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In Coral Gables, Pawlenty praises GOP Medicare plan but doesn't unequivocally back it

Tim Pawlenty brought his fledgling campaign to Coral Gables on Tuesday to introduce himself to coveted Florida voters as the candidate who's not afraid to talk about hard truths.

Pawlenty took on Social Security, the kind of issue that perks ears among Florida's sizable senior population. He called for overhauling the program, in part by gradually raising the retirement age for young workers. Older workers, he said, would not be affected.

But Pawlenty, who officially launched his campaign with a YouTube video on Sunday, did not take an unequivocal stance on a Medicare voucher plan proposed by Rep. Paul Ryan, the Wisconsin Republican who heads the House budget committee.

"I support the courage, I support the leadership, I support the general direction of it," Pawlenty said of Ryan's proposal. "But I'm going to have my own plan shortly. We'll be rolling it out in the coming weeks and months."

There will be differences with Ryan's plan, Pawlenty added.

Democrats spent Tuesday morning hammering Pawlenty on the issue. "Will he answer this question? If President, would he sign or veto Ryan plan to end Medicare?" tweeted Rep. Debbie Wasserman Schultz, a Broward Democrat and head of the Democratic Congressional Campaign Committee Democratic National Committee.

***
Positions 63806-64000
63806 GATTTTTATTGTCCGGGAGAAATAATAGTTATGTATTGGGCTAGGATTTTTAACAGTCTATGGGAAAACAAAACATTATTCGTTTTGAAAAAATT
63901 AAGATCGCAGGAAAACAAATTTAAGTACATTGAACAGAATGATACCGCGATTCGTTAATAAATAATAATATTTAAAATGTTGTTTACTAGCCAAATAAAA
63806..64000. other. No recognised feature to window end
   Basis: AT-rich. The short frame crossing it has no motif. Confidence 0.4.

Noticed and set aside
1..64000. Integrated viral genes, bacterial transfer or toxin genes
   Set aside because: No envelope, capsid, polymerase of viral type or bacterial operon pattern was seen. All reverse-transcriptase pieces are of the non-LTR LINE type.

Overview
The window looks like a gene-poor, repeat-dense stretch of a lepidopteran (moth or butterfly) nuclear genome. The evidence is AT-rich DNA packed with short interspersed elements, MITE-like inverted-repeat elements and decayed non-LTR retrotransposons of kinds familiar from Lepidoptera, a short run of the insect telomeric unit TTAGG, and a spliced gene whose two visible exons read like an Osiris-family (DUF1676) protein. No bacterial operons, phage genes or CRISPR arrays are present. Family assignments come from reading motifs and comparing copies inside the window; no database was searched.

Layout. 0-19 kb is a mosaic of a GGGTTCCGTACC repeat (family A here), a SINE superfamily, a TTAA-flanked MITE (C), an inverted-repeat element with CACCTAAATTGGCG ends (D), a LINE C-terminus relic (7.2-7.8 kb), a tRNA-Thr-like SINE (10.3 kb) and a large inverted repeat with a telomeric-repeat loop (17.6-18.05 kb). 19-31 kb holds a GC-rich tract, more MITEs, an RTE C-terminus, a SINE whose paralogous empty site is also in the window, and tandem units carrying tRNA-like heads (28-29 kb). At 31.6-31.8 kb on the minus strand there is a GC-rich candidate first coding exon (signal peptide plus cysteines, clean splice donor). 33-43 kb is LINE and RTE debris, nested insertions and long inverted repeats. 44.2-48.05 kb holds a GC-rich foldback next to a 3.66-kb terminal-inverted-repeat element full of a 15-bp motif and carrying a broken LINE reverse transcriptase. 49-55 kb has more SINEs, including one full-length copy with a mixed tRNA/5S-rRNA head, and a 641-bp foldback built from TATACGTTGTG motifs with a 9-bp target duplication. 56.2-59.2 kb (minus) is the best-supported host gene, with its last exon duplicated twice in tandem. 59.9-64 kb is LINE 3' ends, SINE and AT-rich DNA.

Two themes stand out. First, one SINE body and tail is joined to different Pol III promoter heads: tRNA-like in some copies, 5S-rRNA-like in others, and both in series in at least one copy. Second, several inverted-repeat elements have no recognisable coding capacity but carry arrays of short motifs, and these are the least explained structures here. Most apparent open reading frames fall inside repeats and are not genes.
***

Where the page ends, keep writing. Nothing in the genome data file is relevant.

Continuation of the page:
The former Minnesota governor, who officially launched his campaign in a YouTube video Sunday, spoke to reporters outside the Biltmore Hotel, where he earlier held a "town hall" question-and-answer session on Facebook.

Pawlenty had to hold two gaggles with reporters because his campaign moved the news conference to a after first saying it would take place outdoors. A group of cameras stood outside the Biltmore for an hour before Pawlenty came after finishing his first press conference.

He spoke about the importance of Florida in next year's presidential race -- but also made several pointed references to Iowa, the state he visited Monday that holds to first, key caucuses in the primary. It's also the state where Pawlenty -- a Midwesterner and evangelical Christian -- might have the most appeal.

Pawlenty shied away from discussing other candidates, namely presumed GOP leader Mitt Romney: "I don't comment negatively about any other Republican candidate for president, because in the end we're going to have to all be a team." We'll see how long that lasts.